Weaving Women's Words: Seattle Stories


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Louise Azose

Rebecca Benaroya

Shirley Bridge

Meta Buttnick

Molly Cone

Carolyn Danz

Tillie De Leon

Sara Efron

Esther Eggleston

Cecillia Etkin

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Ventura Israel

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Sara Kaplan

Leni LaMarche

Dorothy Muscatel

Blanche Narodick

Ann Nieder

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Missode Piha

Bernice Rind

Mildred Rosenbaum

Magda Schaloum

Alice Siegal

Frieda Sondland

Bernice Stern

Althea Stroum

Reva Twersky

Dorothy Wittenberg

Artifacts
artifacts

Themes
themes

Louise Azose

Louise Azose

Born into a rabbinic Sephardic family in Bursa, Turkey, Louise Maimon followed her parents and siblings to Seattle in 1927 after her father was called to serve as a rabbi for Sehpardic Bikur Holim congregation. Married in 1929 to Jack Azose, they raised four sons and one daughter. Long active in Seattle’s Sephardic community, Louise was a living treasure of the traditions, history, recipes, faith, and folksongs of the Sephardic people she loved. Louise’s conversation and memories were filled with Ladino [Judeo-Spanish] words and phrases spoken within Spanish-Sephardic Jewish cultures. Louise passed away in 2005.

There is now a Maimon family website with more information about Louise and her extended family. Please visit www.maimonfamily.net.

Food for the Sabbath Table

Boreka is-you want to do first the dough. Just take a cup of flour, ¾ cup of oil. Put there, and some salt-not much, very little. Put it together and make a dough, the boreka dough. Make the boreka and leave it aside. Then cut some potatoes and put them, you know, to cook. They’re all soft. Mash them with a spoon. And the cheese is ready, ground already.

Louise Azose singing romansas [Ladino folksongs]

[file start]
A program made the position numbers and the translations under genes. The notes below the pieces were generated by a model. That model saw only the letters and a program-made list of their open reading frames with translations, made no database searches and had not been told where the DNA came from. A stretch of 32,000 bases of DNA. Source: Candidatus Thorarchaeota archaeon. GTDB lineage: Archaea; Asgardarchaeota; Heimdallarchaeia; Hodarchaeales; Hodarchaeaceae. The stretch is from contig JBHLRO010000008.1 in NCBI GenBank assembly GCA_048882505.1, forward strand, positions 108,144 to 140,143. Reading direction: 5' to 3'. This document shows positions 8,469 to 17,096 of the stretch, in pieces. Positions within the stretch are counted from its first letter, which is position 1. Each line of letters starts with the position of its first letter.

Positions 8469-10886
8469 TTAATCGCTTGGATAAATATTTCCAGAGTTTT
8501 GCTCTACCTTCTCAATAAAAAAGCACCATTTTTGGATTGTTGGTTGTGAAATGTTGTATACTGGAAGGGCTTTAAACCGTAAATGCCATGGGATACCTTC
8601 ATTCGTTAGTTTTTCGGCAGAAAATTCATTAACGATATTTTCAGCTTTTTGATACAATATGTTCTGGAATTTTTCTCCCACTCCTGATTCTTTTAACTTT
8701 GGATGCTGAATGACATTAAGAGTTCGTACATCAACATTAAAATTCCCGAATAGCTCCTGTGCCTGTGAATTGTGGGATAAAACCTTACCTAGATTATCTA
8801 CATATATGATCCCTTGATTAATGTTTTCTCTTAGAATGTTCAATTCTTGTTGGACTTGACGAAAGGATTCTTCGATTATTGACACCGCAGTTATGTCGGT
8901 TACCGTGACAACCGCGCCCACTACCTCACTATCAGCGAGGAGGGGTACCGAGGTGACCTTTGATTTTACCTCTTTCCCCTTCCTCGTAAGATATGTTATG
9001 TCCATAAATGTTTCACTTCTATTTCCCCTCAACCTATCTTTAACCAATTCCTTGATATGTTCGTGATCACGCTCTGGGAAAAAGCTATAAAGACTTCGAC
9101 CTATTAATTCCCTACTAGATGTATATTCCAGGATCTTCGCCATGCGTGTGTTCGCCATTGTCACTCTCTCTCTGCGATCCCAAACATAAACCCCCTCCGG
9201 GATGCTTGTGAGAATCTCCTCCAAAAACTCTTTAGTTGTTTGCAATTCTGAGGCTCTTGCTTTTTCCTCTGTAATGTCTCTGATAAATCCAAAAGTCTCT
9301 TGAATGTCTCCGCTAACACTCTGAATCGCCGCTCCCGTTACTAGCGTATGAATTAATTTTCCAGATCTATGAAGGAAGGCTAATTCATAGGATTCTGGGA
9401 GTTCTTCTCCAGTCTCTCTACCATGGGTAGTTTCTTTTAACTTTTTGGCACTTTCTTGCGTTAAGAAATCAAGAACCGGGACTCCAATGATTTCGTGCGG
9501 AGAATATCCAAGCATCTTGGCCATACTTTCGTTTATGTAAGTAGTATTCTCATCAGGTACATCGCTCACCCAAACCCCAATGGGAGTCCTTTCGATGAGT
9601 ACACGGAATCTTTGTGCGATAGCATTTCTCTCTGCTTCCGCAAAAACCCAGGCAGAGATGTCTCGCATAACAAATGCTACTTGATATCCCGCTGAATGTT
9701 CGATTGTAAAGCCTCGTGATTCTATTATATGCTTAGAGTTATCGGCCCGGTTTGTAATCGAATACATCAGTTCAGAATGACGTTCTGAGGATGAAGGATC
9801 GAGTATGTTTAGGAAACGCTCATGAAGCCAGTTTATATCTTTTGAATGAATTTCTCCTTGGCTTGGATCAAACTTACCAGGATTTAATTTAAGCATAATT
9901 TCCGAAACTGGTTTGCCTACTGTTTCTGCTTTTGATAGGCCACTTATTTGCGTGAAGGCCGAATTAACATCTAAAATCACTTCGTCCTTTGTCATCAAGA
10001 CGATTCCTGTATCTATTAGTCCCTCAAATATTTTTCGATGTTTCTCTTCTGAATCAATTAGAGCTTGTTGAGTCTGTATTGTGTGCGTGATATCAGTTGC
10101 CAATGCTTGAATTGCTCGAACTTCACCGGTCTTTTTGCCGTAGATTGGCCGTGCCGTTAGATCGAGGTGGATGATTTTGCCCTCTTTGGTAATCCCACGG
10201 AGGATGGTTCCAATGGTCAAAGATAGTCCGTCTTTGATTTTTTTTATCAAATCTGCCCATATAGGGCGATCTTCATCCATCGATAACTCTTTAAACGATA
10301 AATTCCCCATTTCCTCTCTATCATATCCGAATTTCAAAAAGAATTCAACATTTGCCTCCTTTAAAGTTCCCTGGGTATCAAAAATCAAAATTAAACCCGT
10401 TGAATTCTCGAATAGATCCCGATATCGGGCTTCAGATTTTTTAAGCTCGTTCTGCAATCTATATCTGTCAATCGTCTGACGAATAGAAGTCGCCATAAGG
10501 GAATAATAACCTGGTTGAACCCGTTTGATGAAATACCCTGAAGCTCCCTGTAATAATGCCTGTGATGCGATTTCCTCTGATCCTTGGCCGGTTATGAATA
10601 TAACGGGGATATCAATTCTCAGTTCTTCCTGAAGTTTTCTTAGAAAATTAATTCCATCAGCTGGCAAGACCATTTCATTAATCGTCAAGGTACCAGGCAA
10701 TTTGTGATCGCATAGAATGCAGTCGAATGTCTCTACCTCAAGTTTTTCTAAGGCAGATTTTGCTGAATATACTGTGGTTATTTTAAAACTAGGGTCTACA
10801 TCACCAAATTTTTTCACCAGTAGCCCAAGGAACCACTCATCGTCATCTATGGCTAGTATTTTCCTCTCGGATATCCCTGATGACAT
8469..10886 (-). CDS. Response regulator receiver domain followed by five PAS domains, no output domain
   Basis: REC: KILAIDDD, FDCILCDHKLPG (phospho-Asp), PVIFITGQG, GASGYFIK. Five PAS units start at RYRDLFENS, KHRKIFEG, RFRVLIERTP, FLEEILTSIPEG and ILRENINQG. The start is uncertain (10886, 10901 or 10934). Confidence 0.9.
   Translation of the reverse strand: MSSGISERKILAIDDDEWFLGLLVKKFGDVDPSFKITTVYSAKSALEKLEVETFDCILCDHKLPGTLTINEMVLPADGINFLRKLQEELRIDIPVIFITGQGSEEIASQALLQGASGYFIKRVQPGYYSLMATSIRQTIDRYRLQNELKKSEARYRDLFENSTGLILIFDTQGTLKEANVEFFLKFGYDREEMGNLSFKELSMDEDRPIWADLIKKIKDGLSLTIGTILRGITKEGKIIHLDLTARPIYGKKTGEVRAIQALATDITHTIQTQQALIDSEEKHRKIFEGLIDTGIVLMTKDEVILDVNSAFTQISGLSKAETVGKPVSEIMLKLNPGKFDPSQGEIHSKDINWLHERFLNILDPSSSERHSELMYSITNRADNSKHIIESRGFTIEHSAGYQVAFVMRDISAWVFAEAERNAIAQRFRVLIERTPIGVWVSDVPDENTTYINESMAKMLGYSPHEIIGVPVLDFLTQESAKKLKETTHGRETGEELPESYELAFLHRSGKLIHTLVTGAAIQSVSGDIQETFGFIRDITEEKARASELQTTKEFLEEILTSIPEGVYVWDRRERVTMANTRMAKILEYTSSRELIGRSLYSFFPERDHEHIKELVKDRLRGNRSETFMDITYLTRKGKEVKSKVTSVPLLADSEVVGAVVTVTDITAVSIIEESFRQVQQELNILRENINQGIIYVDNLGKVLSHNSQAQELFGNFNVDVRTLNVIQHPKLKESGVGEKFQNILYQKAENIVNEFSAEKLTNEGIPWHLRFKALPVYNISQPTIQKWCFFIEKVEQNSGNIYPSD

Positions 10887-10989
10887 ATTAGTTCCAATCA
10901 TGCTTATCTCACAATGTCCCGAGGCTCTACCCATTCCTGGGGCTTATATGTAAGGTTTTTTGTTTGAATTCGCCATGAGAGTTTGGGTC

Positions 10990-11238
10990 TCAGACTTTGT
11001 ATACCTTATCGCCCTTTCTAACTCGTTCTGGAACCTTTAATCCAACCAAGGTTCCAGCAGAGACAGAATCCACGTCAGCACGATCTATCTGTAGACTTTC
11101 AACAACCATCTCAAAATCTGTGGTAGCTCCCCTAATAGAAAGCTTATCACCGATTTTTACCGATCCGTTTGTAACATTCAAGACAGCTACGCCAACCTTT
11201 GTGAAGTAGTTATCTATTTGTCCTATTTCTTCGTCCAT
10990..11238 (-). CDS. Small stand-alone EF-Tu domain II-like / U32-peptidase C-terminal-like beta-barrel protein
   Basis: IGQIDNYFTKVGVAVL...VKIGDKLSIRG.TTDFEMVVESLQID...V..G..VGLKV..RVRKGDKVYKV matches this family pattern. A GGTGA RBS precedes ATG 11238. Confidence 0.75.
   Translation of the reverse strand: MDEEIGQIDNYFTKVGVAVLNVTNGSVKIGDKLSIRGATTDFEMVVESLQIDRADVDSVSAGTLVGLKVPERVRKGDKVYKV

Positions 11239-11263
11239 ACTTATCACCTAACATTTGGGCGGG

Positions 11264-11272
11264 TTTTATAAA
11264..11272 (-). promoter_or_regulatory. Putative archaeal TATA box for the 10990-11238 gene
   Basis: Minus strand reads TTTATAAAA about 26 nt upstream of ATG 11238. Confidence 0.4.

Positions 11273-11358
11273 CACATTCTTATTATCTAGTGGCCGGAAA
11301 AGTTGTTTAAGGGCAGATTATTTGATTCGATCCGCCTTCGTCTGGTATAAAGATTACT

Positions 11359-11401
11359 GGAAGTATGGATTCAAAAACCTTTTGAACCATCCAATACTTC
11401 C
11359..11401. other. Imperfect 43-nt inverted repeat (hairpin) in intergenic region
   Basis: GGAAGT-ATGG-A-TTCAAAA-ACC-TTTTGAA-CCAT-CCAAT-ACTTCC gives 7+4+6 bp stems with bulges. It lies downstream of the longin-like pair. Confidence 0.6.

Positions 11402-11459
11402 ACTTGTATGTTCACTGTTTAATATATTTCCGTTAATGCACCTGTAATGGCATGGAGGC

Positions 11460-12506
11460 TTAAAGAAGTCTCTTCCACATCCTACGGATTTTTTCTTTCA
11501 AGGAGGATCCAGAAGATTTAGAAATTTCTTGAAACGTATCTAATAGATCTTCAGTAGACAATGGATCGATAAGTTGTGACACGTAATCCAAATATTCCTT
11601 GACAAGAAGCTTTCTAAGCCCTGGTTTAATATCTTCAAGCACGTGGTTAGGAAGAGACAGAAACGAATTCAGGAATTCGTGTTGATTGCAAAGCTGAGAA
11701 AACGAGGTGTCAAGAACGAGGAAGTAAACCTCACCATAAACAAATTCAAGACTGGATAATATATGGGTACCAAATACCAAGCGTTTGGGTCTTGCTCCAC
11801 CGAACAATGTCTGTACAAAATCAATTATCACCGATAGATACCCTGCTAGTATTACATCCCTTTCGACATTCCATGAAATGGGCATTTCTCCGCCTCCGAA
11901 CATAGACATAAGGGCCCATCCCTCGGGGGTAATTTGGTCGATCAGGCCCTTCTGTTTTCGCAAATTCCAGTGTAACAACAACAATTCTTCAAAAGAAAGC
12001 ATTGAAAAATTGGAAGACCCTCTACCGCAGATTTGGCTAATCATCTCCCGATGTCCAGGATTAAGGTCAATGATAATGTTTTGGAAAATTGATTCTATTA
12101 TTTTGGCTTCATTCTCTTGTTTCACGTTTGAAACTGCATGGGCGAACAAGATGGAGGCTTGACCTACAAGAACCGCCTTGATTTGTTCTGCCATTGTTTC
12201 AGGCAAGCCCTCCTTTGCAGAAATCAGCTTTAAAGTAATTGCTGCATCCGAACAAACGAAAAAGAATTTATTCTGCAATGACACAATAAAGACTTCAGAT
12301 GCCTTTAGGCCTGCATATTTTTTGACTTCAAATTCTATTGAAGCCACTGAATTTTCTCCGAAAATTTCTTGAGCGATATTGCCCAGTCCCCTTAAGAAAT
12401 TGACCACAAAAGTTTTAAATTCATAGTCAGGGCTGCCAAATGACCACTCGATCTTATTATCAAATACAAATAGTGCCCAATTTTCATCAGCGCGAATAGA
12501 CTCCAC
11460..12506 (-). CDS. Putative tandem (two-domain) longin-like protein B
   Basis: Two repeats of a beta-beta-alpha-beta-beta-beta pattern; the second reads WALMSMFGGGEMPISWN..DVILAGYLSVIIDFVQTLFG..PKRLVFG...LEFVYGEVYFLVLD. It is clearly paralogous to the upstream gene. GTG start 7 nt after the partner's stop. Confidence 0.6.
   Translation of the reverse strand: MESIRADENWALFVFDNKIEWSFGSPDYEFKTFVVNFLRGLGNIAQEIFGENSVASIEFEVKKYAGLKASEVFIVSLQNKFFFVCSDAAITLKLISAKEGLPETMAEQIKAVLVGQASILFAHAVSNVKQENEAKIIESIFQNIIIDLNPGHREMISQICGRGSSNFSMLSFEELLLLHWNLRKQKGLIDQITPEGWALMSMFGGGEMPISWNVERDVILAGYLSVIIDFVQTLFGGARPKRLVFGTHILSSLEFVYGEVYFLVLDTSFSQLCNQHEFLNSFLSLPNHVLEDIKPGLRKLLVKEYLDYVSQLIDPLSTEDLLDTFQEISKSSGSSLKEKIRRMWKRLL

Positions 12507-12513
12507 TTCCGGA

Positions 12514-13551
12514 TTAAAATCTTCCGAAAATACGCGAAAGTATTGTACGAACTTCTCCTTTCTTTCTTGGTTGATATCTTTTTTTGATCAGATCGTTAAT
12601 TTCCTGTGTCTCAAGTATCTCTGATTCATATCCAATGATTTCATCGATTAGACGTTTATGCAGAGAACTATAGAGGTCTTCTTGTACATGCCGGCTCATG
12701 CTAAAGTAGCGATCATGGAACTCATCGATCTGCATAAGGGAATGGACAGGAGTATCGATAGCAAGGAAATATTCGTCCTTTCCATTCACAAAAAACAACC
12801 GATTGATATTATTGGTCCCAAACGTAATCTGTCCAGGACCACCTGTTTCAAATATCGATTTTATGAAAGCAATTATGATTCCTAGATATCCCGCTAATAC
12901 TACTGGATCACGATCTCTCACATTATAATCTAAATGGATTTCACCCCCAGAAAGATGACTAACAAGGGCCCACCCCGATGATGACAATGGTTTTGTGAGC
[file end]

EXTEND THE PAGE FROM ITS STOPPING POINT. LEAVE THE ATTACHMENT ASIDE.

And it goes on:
“Put it there, mix it again. Then put a little salt, and mix it with a spoon, and make gomo. We call it gomo, the [filling] inside of the boreka. And then borekas, the dough is ready. Then take it in your hand, make a bun. Put it there, and take a-what do you call that?-rolling pin, and open it just like that, this here. Then take a spoon, put some of the potato in your hand, make like that, and put it in the tefsin [baking pan] to bake. Delicious. Honest to God. I used to bake so much, two freezers I have used to be full.”

Songs for the Sabbath Soul

“My family used to go to kehila [synagogue] first. Coming back, everything was ready. And I used to leave the oven on, to tell you the truth. I wasn’t supposed to. But you know, bulemas, borekas, when could you heat them? So I used to leave the oven very, very low. They used to sit at the table. Everybody was ready. I used to set table, a beautiful table on Shabbat. They used to come from synagogue. They used to sit. Pizmonim first. They used to sing pizmonim. That’s the singing in the book that my son made, pizmonim, beautiful. My father used to love that too. Me and my sister, we used to sit next to him. ‘Hijicas mias, canta’ [My daughters, sing]. ‘Canta, sing a little bit, sing for me, my father.’ And then I did to my kids the same. ”


© 2004 Jewish Women’s Archive. Photographs by Joan Roth.